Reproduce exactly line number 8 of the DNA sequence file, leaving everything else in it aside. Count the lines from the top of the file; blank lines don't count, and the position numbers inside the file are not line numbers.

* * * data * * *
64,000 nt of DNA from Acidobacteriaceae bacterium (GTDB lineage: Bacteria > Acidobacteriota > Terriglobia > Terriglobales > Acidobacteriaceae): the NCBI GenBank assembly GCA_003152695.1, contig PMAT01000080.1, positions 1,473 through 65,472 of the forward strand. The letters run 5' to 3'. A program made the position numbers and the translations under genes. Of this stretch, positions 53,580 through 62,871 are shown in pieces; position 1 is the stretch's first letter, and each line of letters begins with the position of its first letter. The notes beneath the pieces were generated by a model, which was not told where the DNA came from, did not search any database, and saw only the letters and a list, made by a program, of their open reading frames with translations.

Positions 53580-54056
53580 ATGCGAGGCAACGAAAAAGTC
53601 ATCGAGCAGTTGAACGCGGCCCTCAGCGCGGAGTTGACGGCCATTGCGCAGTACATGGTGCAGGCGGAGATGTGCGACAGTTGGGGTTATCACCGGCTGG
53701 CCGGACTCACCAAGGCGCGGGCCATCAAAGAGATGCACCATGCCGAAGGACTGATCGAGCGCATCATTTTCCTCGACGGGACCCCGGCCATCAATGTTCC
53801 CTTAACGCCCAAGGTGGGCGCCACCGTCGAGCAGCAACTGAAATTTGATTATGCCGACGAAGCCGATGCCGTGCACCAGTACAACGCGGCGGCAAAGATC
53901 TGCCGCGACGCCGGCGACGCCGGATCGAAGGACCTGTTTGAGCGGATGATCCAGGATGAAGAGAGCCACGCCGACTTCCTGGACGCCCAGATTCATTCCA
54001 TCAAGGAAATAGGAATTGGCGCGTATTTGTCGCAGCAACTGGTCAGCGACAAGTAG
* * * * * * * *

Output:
54001 TCAAGGAAATAGGAATTGGCGCGTATTTGTCGCAGCAACTGGTCAGCGACAAGTAG